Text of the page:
In the PRISMAS observations we detected five transitions of CCH at frequencies around 87.3 GHz and 524.0 GHz. We first attempted to derive a self-consistent LTE model, which explains the intensities of all the CCH transitions using a combination of XCLASS (Schilke et al. 1999; Comito et al. 2005) and MAGIX (Bernst et al. 2011). XCLASS generates synthetic spectra consisting of multiple velocity components as well as hyperfine structure components for all transitions of different chemical species. XCLASS accesses the molecular databases CDMS and JPL and models each molecule with the following free parameters: source size, temperature, column density, line width and velocity offset relative to the systemic velocity of the source. It also derives the column density corresponding to the different velocity components detected in absorption and emission in the observed spectra. The source size refers to the size of the cloud contributing to the emission or absorption spectra. The synthetic spectra generated with XCLASS were fitted to the observed spectra using MAGIX, an iterating engine that allows automatic minimization to constrain model parameters. We assumed that the hyperfine lines have the same excitation temperatures. We note that the fitting procedure can involve considerable degeneracy between source size, excitation temperature and column density. In the absence of more accurate information, we fixed the source sizes for MM1 and MM2 to 15″ and the size for the envelope to 30″. Using XCLASS/MAGIX we could not obtain an LTE model that consistently explained the intensities of all five lines of CCH. We found that the 87 GHz lines have intensities much higher than the expected values based on the 524 GHz intensities under the assumption of LTE. We thus fitted two different LTE models to the 87 GHz and 524 GHz spectra of CCH. Figures 4a and b show the observed CCH spectra along with the LTE models fitted using XCLASS; the fit parameters are presented in Table 5. The errorbars for the parameters in Table 5 represent the range of values over which the best-fit model does not change significantly.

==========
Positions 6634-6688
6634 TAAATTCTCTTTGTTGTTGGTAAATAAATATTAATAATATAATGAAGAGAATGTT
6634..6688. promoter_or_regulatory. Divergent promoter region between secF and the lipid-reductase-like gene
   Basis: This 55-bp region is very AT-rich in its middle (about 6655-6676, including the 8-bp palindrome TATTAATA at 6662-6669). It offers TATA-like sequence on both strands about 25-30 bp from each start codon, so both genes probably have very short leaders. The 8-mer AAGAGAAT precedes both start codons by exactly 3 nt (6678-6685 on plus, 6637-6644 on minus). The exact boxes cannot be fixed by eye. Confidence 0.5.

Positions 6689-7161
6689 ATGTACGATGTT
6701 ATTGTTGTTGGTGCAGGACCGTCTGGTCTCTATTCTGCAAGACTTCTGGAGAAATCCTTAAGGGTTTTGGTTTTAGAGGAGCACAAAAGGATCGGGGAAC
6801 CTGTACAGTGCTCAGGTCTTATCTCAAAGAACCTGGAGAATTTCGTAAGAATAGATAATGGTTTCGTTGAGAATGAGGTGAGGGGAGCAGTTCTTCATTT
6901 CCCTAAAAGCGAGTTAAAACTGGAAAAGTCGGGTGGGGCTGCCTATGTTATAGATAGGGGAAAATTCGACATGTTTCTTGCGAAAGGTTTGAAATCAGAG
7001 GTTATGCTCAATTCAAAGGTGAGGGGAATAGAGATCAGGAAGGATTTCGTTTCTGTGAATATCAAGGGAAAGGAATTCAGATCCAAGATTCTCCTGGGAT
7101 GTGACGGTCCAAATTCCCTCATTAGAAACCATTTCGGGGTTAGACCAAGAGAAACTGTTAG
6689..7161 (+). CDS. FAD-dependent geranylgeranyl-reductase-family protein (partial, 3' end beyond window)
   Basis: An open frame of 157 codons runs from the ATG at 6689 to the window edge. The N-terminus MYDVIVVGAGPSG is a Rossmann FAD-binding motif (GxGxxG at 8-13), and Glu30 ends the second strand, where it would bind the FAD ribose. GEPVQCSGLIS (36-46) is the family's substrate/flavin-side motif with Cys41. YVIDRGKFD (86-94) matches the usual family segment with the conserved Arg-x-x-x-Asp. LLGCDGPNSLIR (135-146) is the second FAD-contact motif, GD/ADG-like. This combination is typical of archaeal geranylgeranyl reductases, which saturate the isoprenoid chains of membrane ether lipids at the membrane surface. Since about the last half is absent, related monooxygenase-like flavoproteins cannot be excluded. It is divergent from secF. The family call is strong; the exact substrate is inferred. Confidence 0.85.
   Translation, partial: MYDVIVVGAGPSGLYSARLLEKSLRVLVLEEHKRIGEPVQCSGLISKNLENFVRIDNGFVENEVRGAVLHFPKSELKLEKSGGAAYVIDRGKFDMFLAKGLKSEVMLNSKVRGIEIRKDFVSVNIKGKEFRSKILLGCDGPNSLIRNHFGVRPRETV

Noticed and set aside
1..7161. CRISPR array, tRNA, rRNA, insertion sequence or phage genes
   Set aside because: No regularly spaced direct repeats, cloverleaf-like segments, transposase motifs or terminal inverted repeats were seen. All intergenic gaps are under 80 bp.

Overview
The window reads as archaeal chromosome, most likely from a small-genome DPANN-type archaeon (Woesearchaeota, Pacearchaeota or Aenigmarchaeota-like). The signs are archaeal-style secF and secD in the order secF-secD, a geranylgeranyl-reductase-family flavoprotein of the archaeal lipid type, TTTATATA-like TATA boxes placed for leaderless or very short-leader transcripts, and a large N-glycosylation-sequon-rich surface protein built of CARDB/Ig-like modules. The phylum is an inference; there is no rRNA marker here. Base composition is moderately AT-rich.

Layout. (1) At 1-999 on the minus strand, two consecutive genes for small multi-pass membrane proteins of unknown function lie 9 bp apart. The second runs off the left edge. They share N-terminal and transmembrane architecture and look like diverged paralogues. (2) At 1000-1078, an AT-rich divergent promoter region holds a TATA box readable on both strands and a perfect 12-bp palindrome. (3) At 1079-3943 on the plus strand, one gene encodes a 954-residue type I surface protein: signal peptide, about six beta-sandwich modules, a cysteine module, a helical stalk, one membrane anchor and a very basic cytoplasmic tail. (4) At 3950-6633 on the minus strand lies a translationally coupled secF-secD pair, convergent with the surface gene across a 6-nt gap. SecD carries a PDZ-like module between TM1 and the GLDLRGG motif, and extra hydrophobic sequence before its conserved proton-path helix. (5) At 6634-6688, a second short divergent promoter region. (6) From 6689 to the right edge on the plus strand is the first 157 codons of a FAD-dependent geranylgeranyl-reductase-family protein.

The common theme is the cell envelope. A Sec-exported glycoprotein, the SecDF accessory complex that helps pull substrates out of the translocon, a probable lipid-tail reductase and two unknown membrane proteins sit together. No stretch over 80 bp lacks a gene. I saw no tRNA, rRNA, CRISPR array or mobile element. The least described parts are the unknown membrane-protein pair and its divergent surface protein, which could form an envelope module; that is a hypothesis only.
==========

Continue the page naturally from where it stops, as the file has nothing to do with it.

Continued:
thumbnail Fig. 3

Rotation diagram of C3 for the velocity components at −0.7 km s-1 and −2.9 km s-1. The errorbars correspond to an estimated error of 10% in the state specific column densities and are conservative estimates, which include uncertainties due to continuum measurements as well as the noise in the spectra.

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From the intensities of the 87.316 GHz CCH lines, we estimate the LTE temperatures of the −0.5, −2.9, and −4.2 km s-1 components contributing to the CCH emission to be 110 K, 9 K, and 111 K, respectively. The CCH transition at 524 GHz shows evidence of only two velocity components at −2.8 km s-1 and −4.6 km s-1, with temperatures of 33 K and 101 K respectively.

While the temperatures of the envelope derived from the LTE models of the 87 GHz and the 524 GHz transitions are not too discrepant, the total CCH column densities of the envelope (vcen = −2.7 km s-1) estimated from the two transitions are 2.3 × 1015 cm-2 and 2.9 × 1014 cm-2, respectively, hence differing by a factor  ~8. This discrepancy in column densities indicates two possibilities. First, it is likely that the excitation of CCH is non-LTE, so while the 87 GHz transition with a low critical density is thermalized and traces the total column density better, a commensurate number of molecules in the higher energy levels probed by the 524 GHz lines are not present. Second, owing to the difference in the pointing centers of the beams the 87 GHz data could also be tracing the emission from the extended ridge in DR21(OH), whereas the higher-J lines at 524 GHz primarily trace the DR21(OH) hot core and the envelope. Though difficult to quantify, the difference in coupling of the emission with the beams at 87 and 524 GHz, which are of different sizes and differently centered, could contribute to part of the discrepancy. For consistent comparison of the abundances of CCH, c-C3H2 and C3 in the envelope, we use the column densities derived from the 87 GHz CCH transitions as an upper limit for chemical models discussed later.

thumbnail Fig. 4

Spectra of a) CCH at 87.316 GHz, b) CCH at 523.9 GHz, and c) C3H2 at 85.338 GHz fitted with LTE models using XCLASS. The spectra of (a) also show the main hyperfine component of 87.316 GHz as inset to demonstrate the velocity structure better.

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Table 5

Parameters derived from fitting the CCH (observed with HIFI and IRAM) and c-C3H2 lines with LTE models using XCLASS.

3.3. LTE modeling of c-C3H2

We also derived an LTE model for the single c-C3H2 line using a two-component Gaussian profile corresponding to the velocities around −2.7 km s-1 and −4.5 km s-1. Figure 4c shows the observed c-C3H2 spectrum fitted with a two-component model using XCLASS.

3.4. Temperature structure in DR21(OH)

Based on the results of synthesis imaging of thermal NH3 and detection of the (7, 7) transition of NH3, which is 535 K above the ground state, the kinetic temperature of the gas associated with MM1 (vLSR = −4.1 km s-1) is estimated to be  >80 K (Mangum et al. 1992; Mauersberger et al. 1986). Wilson & Mauersberger (1990) derived a kinetic temperature of 34 K for this region using NH3 observations at a resolution of 40″.